July 20, 2007 In light of growing concern over agricultural pollution, producers are looking for ways to improve their farming practices without sacrificing crop production. New evidence suggests alternative cropping systems can reduce the impacts of fertilizer runoff.
Although the addition of nutrients to soil helps to maximize crop production, fertilizer can leach nutrients, polluting the water supply. A recent study by researchers at the University of Minnesota shows alternative cropping practices may help to protect the environment by reducing high nitrate levels in surface and ground water caused by conventional fertilizer use.
Nitrogen is one of the most important elements required in agricultural systems for plant and animal production. While treatment with the correct amount of nitrogen-based fertilizer optimizes crop yield and minimizes environmental damage, too much nitrogen can lead to nitrate loss.
Nitrate, a mobile form of nitrogen, escapes via water that percolates through soils. In regions where subsurface drainage is used to promote crop growth, high levels of nitrates are transported to downstream waters. Nitrate contamination of water can contribute to waters becoming hypoxic and stress aquatic life living downstream.
"The challenge facing industry, farmers, agricultural advisors, and others concerned about the environment is to develop efficient cropping systems that maintain economical production levels while minimizing surface and ground water degradation," said Jeff Strock, lead author of the study.
In search of ways to reduce agricultural pollution, Strock and others measured tile drainage and nitrate losses under conventional and alternative cropping systems over a three-year period in southwest Minnesota.
Researchers categorized conventional farming practices as corn-soybean rotations with inorganic fertilizer application and pesticide usage. Alternative farming practices included organic management practices that incorporated rotation of a variety of crops including corn, soybean, oat, alfalfa, buckwheat, and rye with nutrients supplied from legumes and either fresh or composted manure sources.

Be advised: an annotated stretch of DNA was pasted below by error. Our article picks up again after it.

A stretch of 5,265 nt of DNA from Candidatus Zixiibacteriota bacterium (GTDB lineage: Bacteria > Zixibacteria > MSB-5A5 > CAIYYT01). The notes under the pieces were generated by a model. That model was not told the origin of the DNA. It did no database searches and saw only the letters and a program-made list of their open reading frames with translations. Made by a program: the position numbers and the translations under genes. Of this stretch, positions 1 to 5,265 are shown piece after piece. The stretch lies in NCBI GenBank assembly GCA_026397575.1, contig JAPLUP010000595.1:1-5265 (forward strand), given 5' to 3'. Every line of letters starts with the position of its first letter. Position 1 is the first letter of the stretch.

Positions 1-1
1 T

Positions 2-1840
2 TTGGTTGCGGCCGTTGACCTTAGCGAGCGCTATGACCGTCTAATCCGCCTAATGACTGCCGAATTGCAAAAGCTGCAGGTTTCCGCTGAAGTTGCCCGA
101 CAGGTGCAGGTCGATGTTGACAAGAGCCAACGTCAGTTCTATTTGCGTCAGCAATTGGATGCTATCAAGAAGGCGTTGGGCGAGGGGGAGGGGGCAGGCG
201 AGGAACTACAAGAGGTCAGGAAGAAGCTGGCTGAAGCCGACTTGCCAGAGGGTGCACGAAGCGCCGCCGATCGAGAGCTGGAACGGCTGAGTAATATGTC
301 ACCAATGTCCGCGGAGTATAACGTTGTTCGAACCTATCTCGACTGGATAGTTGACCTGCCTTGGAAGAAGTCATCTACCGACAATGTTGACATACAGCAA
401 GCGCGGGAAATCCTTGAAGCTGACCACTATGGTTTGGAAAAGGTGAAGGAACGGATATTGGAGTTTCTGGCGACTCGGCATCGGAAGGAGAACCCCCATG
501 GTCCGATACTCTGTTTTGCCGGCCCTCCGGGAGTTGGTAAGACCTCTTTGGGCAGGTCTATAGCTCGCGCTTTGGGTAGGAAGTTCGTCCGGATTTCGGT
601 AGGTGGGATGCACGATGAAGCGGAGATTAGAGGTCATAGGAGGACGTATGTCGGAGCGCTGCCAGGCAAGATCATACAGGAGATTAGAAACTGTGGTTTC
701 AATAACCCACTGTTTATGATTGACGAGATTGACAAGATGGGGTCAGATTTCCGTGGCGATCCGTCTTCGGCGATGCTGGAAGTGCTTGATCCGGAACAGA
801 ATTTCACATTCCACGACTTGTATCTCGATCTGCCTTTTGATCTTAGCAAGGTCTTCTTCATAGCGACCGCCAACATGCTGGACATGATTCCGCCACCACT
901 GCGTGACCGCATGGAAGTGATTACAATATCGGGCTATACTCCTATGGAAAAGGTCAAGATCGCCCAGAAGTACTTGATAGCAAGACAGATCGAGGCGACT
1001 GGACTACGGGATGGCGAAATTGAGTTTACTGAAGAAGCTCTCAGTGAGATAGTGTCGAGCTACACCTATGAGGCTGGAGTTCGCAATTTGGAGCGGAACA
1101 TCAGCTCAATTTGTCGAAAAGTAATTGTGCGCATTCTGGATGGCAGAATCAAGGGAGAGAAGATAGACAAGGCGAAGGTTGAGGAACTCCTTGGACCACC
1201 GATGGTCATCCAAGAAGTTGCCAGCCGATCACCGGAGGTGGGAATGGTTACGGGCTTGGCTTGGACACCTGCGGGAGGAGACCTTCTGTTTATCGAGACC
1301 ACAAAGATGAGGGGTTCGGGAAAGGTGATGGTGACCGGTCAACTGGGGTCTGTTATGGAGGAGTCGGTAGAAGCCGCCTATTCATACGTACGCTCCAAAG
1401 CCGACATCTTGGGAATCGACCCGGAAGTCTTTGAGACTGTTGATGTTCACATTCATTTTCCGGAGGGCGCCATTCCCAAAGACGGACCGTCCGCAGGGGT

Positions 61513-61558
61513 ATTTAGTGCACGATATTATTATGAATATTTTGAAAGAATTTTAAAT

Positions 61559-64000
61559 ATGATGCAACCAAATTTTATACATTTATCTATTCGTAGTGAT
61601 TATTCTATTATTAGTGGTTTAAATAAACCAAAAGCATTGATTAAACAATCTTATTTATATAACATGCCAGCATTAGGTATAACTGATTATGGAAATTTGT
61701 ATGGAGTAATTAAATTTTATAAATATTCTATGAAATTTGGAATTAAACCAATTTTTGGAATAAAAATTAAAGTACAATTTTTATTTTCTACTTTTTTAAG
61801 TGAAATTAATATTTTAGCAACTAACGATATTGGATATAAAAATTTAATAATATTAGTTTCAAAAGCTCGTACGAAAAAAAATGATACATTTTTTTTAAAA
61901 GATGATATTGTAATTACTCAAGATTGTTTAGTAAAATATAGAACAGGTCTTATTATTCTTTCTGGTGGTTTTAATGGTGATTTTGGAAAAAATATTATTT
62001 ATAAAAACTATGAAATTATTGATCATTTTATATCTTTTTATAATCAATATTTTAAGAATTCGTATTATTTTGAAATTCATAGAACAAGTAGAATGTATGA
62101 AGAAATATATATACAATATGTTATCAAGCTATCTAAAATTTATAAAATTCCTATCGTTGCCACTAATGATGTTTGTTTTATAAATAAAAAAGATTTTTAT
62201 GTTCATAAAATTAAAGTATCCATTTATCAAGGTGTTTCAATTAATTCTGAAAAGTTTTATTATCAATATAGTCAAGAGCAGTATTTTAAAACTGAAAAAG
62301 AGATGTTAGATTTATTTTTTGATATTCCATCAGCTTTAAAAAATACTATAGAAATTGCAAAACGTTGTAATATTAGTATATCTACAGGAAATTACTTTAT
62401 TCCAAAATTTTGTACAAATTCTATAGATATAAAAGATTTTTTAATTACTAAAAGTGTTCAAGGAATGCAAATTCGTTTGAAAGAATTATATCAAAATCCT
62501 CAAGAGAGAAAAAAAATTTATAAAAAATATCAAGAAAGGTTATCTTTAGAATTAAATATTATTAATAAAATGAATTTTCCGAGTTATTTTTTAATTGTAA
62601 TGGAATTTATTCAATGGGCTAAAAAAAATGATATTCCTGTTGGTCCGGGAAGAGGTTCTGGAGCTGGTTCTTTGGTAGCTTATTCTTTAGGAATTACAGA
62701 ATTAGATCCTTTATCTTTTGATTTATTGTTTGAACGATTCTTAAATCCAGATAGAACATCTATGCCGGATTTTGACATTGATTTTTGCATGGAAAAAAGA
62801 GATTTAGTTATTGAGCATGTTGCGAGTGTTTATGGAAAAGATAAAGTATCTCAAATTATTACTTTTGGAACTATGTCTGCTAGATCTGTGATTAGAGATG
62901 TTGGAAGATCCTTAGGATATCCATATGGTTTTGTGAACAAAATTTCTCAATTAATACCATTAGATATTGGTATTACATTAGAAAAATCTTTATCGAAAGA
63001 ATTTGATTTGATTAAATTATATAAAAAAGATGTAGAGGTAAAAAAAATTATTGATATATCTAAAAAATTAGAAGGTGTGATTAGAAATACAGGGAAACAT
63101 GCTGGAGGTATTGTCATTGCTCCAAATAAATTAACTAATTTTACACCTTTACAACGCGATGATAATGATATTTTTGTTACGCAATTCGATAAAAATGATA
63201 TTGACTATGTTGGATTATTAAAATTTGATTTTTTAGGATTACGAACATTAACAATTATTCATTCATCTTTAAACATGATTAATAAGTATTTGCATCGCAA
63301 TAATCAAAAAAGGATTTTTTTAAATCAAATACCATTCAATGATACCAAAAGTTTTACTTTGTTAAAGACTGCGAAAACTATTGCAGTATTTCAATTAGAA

The study found that alternative cropping systems reduced the amount of water lost in tile drainage by 41 percent compared to a conventional corn-soybean rotation. Alternative farming practices also reduced nitrate-nitrogen losses by between 59 and 62 percent in two out of three years.
"Our data suggests that water quantity and quality could be improved by increasing cropping system biodiversity," said Strock.
Whether in conventional or organic cropping systems, Strock suggests cropping system biodiversity may be adopted as one of several practices to build a sustainable farm management system that is productive, profitable, and environmentally acceptable.
"There are no silver bullets for solving our water quality problems," said Strock. "Instead, implementing practices such as cropping system biodiversity, along with refined nitrogen management practices, growing perennial crops in a rotation, cover cropping, and other management practices will help prevent nitrate contamination of our lakes and rivers."
The scientists report their findings in the July-August 2007 issue of the Journal of Environmental Quality. This study was funded by the USDA-CSREES-National Integrated Water Quality Program.
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